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Former Bromsgrove Museum put up for sale
2:40pm Monday 7th April 2014 in Local
SENIOR councillors have decided to make the former Bromsgrove Museum building available to purchase or rent.
As reported in the last edition of the Advertiser, the future of the Birmingham Road building was considered by members of Bromsgrove District's cabinet on April 2.
The museum was closed in 2008 because, the authority said, of the running costs and a reduction in the visitor numbers.
Since then campaigners, led by the Norton Collection Charitable Trust, attempted to take over the running of the museum.
Last July the trust agreed to purchase the building for £200,000. It was given six months, but during this period other locations were looked at including the United Reform Church and the Steps House building.
After the trust was unsuccessful in negotiations for both, attention moved back to the Birmingham Road building.
At the cabinet meeting members considered four options including two from the trust.
These were to grant a long lease of a minimum 25 years on a peppercorn, substantially discounted rent. The other was for the trust to purchase the building for £150,000, with a half on this being paid over a 25 year period.
But councillors heard officers had assessed these options as not providing value for money, and said a sale at below value would be unacceptable as there is limited evidence of wider community benefit arising from the presence of a museum in Bromsgrove.
Councillor Michael Webb, the cabinet holder responsible, said officers had reminded them that the authority had to obtain best value for its assets.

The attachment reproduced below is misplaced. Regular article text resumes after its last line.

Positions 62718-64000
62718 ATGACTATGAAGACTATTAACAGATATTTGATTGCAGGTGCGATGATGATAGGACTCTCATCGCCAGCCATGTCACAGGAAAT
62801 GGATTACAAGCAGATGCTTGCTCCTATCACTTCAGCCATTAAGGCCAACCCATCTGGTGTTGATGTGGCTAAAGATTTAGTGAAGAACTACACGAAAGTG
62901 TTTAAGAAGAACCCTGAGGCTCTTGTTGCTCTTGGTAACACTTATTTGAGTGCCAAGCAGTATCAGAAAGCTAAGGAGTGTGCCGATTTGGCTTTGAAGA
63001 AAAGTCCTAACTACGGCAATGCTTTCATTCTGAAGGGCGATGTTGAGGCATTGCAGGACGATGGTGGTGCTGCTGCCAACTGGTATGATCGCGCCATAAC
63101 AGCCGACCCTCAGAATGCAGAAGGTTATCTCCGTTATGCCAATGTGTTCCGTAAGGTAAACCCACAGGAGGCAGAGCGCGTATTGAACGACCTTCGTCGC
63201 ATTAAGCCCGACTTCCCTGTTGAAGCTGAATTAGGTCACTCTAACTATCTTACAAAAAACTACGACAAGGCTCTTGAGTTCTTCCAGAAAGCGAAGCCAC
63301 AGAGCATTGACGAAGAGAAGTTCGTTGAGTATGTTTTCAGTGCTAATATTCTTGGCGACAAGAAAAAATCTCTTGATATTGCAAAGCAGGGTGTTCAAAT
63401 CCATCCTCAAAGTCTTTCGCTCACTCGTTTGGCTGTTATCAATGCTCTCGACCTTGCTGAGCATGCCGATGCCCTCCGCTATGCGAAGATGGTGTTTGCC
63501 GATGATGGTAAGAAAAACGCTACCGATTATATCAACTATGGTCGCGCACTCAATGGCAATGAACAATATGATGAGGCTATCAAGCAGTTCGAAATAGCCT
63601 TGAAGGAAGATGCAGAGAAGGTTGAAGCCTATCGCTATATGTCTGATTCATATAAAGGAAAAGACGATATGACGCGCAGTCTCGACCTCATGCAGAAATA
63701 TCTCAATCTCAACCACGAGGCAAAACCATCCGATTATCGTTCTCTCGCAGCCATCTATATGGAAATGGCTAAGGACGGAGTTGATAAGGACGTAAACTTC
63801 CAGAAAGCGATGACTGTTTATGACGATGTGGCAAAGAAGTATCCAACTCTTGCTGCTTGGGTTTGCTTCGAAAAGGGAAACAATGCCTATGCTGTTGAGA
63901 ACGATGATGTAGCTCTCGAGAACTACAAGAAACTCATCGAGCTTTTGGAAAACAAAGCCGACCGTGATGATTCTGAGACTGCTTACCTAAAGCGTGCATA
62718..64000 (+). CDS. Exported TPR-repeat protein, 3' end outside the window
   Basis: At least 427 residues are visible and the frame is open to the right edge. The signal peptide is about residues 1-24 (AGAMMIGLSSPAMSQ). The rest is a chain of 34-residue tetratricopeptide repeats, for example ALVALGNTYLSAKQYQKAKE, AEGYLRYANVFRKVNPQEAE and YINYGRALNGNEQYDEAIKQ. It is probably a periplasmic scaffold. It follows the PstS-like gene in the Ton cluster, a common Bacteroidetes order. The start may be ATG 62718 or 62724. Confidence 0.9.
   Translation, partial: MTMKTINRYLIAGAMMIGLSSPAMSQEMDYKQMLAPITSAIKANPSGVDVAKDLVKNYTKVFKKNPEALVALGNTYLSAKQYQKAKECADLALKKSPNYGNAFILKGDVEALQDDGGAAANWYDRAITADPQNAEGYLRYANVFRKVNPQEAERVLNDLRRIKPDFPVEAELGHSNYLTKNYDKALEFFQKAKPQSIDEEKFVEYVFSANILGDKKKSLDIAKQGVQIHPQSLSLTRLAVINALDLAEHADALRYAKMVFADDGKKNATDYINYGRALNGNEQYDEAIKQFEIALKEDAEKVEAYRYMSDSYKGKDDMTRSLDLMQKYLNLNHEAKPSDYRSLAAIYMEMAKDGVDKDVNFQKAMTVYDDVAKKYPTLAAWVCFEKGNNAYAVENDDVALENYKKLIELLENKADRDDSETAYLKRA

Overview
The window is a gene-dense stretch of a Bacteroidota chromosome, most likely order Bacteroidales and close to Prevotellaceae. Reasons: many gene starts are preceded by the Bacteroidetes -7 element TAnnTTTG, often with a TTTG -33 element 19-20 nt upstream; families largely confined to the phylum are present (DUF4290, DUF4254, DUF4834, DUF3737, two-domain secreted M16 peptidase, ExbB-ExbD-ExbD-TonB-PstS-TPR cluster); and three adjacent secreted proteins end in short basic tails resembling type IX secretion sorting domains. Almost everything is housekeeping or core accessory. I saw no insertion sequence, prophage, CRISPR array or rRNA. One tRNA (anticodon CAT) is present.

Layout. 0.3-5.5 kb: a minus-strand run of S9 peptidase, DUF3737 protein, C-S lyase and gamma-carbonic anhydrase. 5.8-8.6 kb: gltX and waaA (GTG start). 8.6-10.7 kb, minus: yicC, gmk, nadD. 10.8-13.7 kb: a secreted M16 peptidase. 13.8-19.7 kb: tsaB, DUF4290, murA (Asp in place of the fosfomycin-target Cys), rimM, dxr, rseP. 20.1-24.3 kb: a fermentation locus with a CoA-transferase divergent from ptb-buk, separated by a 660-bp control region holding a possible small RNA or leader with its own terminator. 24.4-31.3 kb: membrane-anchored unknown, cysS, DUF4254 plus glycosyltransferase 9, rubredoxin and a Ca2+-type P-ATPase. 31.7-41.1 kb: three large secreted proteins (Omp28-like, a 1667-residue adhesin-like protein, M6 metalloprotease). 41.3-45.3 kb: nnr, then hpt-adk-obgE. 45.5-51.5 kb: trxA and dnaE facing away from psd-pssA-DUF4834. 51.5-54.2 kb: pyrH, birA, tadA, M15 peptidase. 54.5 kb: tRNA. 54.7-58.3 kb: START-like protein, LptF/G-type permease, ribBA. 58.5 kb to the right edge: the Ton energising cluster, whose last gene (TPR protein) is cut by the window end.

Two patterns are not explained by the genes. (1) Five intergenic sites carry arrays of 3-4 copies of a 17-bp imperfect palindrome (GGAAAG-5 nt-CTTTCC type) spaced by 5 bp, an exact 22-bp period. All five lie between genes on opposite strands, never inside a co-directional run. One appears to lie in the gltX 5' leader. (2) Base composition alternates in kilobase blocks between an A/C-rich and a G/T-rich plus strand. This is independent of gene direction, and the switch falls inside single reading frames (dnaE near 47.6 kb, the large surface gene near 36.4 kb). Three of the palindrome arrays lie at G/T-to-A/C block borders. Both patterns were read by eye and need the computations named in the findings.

He said pursing the trust's proposals was not best value for the council, and the people of Bromsgrove.
"As members we do have a duty to the public purse," he added.
Council leader Roger Hollingworth raised whether it was possible to give a lease to the museum at market value, with a grant being made so that the trust would not have to pay the full cost of the rent.
But it was explained by officers that this could not be explored, as there are no funds within the council's budget out of which the grant could be paid.
During discussions members supported the view that the trust's options couldn't be pursued, but many commented it had been a difficult decision to take, and recognised it was not what the campaigners had hoped for.
Councillor Mark Bullivant said: "It is a sad decision, we are going to upset a number of people on this."
After ruling out the trust's suggestions, Mr Webb proposed an amendment that officers pursue the dual options of either leasing the building or selling it on the open market.
This was passed after a vote.
In the discussions, cabinet members agreed that the authority would still be open to a market value offer from the trust for the building, once it was put on sale on the open market.
Andrew Harris, chairman of the Norton Collection Trust, said: "The cabinet took a commercial decision.
"We could still try and acquire the building - we have got some funds, and promises towards more."
He added trustees were surprised there had been no mention of removing the collection currently inside the building - which would needed to be done before any sale or lease - as this will be expensive to carry out.
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